People allergic to Narcan or any of its ingredients should avoid using this medication. Those with heart conditions may be at risk of experiencing heart attacks or other heart problems from using Narcan. Discuss your health history with your doctor to determine if it is safe to use.

Does Narcan Cause Side Effects?

Does Narcan Cause Side Effects?Like other medications, Narcan can cause side effects, and the risk of experiencing them may depend on the user’s age, if they have any health conditions and other medications they use.

Common side effects of Narcan tend to be mild and include headaches, muscle spasms, pain in their teeth or bones, constipation, nasal swelling, or increased blood pressure. These symptoms may only last a few days and resolve on their own. If symptoms persist, visit a qualified healthcare provider.

More severe side effects are less common but must be dealt with immediately. Some people experience an allergic reaction to Narcan that can range from mild to life-threatening. Mild symptoms include flushing or discoloration of the skin, rashes, and itching.

Swelling under the skin around eyelids, hands, and feet indicates a more serious allergic reaction. If swelling of the mouth or throat occurs, it can lead to trouble breathing. Contact emergency services as soon as you notice symptoms of an allergic reaction.

People who take Narcan can experience opioid withdrawal. This side effect happens because the medication blocks the body’s opioid receptors, reducing the effects of opioids on the body.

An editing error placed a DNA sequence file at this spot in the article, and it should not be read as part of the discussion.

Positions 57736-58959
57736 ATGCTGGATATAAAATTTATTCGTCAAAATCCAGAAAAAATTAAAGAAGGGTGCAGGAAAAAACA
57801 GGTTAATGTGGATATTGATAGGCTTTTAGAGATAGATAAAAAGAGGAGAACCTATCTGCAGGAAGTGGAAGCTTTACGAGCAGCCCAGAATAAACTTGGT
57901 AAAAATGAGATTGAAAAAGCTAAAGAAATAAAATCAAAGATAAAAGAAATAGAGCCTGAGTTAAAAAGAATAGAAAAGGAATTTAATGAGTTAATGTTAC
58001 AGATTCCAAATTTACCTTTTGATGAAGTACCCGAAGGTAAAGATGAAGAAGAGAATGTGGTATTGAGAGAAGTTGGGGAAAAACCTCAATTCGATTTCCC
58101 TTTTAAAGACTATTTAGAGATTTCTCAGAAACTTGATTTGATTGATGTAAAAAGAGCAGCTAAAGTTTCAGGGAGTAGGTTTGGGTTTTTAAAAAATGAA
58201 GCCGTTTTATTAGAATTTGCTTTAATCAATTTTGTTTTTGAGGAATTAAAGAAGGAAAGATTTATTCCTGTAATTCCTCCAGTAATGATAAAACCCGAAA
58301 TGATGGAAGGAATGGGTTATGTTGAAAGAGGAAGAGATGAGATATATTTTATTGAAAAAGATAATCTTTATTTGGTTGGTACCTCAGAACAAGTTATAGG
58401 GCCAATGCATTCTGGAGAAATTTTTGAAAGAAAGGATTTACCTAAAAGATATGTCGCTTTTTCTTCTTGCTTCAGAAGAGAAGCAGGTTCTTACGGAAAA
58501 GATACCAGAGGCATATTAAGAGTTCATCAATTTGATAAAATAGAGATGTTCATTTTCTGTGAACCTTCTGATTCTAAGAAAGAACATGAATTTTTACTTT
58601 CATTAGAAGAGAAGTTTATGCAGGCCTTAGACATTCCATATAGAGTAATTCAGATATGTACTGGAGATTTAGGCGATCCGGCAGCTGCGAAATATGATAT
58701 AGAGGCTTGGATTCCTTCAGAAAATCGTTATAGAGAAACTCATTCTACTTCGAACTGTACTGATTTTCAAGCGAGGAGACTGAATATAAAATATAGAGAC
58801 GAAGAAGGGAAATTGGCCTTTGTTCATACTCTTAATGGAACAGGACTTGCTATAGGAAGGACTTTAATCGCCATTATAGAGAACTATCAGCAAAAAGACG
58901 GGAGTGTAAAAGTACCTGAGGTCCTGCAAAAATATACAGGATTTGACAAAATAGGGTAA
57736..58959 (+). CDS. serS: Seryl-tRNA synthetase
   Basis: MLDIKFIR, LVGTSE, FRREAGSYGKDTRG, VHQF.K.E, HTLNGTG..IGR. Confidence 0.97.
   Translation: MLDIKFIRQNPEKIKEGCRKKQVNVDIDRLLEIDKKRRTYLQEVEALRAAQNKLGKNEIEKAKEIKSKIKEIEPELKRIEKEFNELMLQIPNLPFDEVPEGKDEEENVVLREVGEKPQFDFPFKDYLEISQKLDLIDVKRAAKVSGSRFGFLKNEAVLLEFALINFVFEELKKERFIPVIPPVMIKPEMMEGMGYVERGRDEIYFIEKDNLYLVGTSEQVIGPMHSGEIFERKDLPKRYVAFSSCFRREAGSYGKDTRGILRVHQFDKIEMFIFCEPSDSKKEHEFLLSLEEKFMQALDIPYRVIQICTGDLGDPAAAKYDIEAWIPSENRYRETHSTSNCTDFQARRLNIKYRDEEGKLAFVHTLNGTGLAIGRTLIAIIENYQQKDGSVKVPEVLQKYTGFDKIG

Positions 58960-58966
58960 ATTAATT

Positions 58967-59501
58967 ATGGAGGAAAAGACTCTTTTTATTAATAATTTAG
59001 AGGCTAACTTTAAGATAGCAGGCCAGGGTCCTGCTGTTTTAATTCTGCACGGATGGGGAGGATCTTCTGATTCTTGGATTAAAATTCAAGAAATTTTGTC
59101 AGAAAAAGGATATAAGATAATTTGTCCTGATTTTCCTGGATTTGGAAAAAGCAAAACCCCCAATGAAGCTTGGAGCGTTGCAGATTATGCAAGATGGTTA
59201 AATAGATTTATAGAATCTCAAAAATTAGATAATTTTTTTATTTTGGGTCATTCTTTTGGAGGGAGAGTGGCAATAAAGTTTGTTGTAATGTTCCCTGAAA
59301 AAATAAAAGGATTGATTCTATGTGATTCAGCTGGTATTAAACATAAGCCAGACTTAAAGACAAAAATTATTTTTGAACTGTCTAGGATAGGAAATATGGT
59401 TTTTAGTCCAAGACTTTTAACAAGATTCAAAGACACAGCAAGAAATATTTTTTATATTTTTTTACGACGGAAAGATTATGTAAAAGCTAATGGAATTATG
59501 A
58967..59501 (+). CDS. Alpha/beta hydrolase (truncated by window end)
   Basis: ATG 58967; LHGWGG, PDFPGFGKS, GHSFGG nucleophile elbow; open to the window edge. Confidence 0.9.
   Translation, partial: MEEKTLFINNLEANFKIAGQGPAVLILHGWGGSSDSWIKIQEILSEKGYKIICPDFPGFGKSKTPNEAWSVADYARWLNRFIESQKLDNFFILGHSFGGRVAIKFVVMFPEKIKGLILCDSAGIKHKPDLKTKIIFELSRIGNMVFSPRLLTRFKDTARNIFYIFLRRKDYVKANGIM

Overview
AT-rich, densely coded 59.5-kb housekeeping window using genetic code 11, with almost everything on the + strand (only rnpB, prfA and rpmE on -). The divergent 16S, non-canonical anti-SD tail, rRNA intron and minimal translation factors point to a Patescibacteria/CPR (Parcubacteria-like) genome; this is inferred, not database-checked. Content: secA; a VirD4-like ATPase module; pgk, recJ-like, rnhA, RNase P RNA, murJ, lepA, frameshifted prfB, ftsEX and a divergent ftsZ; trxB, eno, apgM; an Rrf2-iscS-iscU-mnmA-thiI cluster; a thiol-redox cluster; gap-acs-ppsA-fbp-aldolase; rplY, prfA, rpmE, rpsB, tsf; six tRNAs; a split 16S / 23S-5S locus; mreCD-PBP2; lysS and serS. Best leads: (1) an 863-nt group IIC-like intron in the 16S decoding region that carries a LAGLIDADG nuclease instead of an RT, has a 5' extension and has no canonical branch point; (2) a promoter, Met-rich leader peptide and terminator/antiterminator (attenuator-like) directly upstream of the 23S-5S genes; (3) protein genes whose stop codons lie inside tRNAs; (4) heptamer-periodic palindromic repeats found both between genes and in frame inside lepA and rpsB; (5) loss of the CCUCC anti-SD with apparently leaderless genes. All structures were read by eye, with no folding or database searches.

Symptoms of withdrawal can include: increased heart rate or blood pressure, restlessness or irritability, body aches, trembling, sweating, stomach cramps, diarrhea, fever, having a runny nose, nausea, and vomiting. There are ways to manage opioid withdrawal through other medications. Someone experiencing withdrawal should contact their doctor for assistance.

At-home remedies can also help combat opioid withdrawal. Drinking more fluids helps the body stay hydrated and can lessen symptoms. If they are experiencing muscle aches or pains, a hot bath can help soothe and relax their body.

People who feel irritable or restless can benefit from exercise, even if it’s just a walk around the block. Finding activities to enjoy can help distract someone from their withdrawal symptoms.

How to Help Someone Struggling with Opioid Dependence

Experiencing an opioid overdose can be frightening and stressful. With support and the proper treatment, you or someone you care about can overcome opioid addiction.

Right Path Addiction Centers help patients return to their normal life by offering behavioral counseling and medication-assisted therapy. Through our programs, you’ll learn the underlying causes of opioid use disorder and what steps to take to address these issues.


Written by Sergey Zhitar, MD Medical Director

Native of Moldova, Dr. Zhitar is Board Certified in Addiction Medicine as well as Internal Medicine and completed his training at UPMC Shadyside, Pittsburgh, PA in 2000.